After exactly a decade in the industry, director Rohit Shetty looks back on the highs and lows in his journey, turning points in his career and his upcoming film Chennai Express. Here’s Shetty in a free-wheeling chat with the Box Office India team
You have hit the 10-year mark in Hindi films. How does it feel to complete a decade as a director?
Really? 10 years? I had no idea. It’s been a good journey. When I look back at the directors that started out at the same time I did, I feel very fortunate. You have to be fortunate to work with the right people and luck also must favour you. It’s a combination of many things.
You had a shaky beginning but once you delivered a hit, there was no looking back.
Yes, but that’s the unpredictability of our industry. And it’s the same today. One film goes wrong and you’re back where you started 10 years ago. Two films go wrong and that sets you back 20 years. But that’s the fun part of our industry.
What was the turning point in your career? Was it Golmaal?
Yes, Golmaal, for sure. We had no idea whether the film would do well or not. We were all quite apprehensive. For us, it was like Ajay (Devgn) doing comedy. Tusshar’s over-the-top character was a big risk but thankfully it all worked out.
What has worked for you in the last 10 years?
People say massy and commercial films but I think it’s the family audience that has liked my films. I try to not make my films vulgar so that they are not uncomfortable to watch at home or in cinemas. Kids don’t need to watch these films separately; the whole family can watch them together. I think that’s the biggest plus point of my films. That has worked more than massy films.
I would get derailed! (Laughs)
So you want to play it safe?
Call it playing safe or call it doing what I am best at. I would never want to be someone else. There is a large number of people who watch this kind of cinema and very few people who make this kind of cinema.
In the last 10 years, there is a certain Rohit Shetty style that has evolved –comedy, action, cars being blown up. How did you find that voice?
It just happened. I just kept myself focused and didn’t get distracted by people’s opinions. I did what felt right for my audience and gradually it became a brand. It wasn’t something I had planned. It happened because I have been making films for a particular kind of audience, which is a large segment of the movie-going population.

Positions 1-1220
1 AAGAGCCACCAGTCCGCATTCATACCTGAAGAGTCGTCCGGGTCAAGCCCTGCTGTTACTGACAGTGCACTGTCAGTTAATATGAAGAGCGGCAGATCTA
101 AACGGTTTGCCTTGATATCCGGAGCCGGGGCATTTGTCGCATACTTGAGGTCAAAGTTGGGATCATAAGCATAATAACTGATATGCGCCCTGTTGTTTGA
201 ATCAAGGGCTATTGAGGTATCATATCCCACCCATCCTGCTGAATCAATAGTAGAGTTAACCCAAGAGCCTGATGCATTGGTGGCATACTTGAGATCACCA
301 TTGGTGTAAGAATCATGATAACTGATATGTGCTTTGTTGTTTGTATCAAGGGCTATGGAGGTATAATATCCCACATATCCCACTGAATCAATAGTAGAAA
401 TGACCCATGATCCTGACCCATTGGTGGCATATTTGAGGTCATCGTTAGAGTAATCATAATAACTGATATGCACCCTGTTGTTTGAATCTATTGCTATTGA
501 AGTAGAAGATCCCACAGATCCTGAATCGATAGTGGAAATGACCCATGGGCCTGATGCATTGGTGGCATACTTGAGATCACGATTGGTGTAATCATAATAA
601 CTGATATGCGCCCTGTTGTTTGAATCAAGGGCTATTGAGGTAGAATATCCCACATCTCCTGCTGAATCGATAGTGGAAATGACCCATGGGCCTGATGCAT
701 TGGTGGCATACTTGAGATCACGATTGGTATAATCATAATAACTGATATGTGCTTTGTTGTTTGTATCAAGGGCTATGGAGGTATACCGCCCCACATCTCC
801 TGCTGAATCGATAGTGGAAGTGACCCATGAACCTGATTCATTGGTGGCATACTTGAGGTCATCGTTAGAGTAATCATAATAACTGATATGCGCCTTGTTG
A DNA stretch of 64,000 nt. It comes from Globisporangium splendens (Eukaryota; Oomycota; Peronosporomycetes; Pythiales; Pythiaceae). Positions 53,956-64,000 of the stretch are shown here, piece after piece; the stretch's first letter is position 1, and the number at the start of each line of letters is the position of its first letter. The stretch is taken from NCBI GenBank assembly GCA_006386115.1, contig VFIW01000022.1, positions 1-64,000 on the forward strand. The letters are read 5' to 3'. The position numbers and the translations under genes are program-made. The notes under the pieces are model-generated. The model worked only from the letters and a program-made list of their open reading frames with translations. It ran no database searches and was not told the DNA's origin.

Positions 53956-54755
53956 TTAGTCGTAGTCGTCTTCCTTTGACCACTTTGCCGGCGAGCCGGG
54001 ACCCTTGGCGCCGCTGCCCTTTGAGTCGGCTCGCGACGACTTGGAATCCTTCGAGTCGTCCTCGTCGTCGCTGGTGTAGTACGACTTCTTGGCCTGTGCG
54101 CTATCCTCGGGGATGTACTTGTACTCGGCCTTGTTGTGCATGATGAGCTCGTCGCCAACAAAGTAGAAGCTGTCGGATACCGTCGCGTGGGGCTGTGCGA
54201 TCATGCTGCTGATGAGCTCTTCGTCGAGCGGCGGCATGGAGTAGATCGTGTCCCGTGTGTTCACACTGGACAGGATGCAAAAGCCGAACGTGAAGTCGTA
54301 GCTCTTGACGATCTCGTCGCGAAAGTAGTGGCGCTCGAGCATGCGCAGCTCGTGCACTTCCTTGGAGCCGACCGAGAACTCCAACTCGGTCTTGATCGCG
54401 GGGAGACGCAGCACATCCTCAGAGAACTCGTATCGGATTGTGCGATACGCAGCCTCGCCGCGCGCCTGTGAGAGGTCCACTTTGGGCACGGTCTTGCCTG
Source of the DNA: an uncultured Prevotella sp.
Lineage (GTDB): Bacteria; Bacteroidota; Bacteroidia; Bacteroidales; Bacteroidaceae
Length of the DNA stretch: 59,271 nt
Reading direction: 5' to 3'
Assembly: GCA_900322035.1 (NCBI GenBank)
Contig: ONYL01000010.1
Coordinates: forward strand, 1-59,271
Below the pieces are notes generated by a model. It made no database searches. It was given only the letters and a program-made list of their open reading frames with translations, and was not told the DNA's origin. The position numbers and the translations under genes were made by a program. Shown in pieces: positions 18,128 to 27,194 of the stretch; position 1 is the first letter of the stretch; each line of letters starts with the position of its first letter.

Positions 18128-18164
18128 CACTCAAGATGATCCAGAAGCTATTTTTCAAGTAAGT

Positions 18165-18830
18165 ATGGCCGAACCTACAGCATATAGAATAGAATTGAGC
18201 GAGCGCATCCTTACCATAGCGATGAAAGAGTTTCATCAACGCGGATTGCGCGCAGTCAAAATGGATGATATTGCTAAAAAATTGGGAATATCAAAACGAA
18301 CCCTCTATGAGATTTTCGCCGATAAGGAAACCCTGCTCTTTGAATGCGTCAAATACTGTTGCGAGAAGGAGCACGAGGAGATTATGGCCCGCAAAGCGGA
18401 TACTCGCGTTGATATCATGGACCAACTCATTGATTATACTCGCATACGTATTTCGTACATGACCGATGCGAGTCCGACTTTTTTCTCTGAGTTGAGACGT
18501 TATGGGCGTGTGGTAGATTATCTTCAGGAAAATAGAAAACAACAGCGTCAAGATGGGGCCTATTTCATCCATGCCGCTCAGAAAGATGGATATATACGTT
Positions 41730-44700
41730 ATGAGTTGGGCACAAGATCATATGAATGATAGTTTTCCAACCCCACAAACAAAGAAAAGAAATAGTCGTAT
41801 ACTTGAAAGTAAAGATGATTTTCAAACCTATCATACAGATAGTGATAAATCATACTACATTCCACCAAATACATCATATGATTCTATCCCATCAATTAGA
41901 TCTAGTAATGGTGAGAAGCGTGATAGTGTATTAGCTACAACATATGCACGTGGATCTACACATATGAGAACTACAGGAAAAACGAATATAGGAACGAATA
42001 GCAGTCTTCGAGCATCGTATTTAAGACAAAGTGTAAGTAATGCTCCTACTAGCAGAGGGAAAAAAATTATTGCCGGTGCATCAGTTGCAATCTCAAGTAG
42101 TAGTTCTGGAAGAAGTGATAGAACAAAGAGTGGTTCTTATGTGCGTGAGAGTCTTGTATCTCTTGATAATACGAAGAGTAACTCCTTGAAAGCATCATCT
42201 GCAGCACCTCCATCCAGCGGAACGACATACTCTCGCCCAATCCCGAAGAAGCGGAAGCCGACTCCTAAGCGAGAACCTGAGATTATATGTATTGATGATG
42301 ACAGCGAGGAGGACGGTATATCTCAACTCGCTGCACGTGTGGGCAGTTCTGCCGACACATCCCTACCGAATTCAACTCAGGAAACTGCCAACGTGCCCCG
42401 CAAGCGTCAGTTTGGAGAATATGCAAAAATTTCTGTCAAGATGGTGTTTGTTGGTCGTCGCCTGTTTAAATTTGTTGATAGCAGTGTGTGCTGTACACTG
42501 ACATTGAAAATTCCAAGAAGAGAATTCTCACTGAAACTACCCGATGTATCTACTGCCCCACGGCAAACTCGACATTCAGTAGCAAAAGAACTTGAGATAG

The audience accepted you with Golmaal but it took a long time for the critics to accept you.
About 80 per cent of the critics don’t like my films but that’s OK. They are entitled to like or dislike a particular genre.
They don’t seem to mind Jim Carey and other Hollywood actors doing crazy stuff in their films but they are not OK with you doing it.
Because they are in awe of Hollywood. Even when they interview you or write about a film you have made, they compare you with Hollywood. They are more inclined towards that kind of cinema or that kind of audience but my kind of films are not easy to make. They imply that what we are making is outdated trash. You may criticise my work but you can’t humiliate me. And it’s not just me. They humiliate my colleagues and the actors who work with me, and they have no right to do that.
Just wait for Chennai Express. Floors will be blown in that. I will prove them wrong again!
You are perceived as a producer-friendly director. Your films are hits and you don’t stretch deadlines. Is that because you are from the industry?
At the end of the day, it’s a business, it’s a product, and someone is investing large sums of money. If you’re talking about making a film within its budget or on time, I would have to credit my team, who has been with me since my first film Zameen. We make a film every six months and they know their job like the back of their hand.
Everyone is talking about Chennai Express. How did that movie happen?
Chennai Express was an accident. Shah Rukh (Khan) watched Golmaal and told me he really liked it. We happened to be shooting at the same studio at the time and we met. I was planning to remake Angoor. So I narrated the basic idea to him. I said I would write the script, get back to him and let him take a call.
But after writing the film, I thought we needed a larger canvas for someone like Shah Rukh and myself to work on together. The script of Chennai Express was already with us, so we started working on that film, keeping Shah Rukh in mind.
When I approached Shah Rukh again, I thought he would kick me out and consider me a mad man. But I had gathered the courage to tell him that I planned to make this film, not Angoor. He said he wanted me to work on a film that would make me happy and if I thought that it should be Chennai Express, then so be it. I narrated the script to him and he loved it and he produced it happily.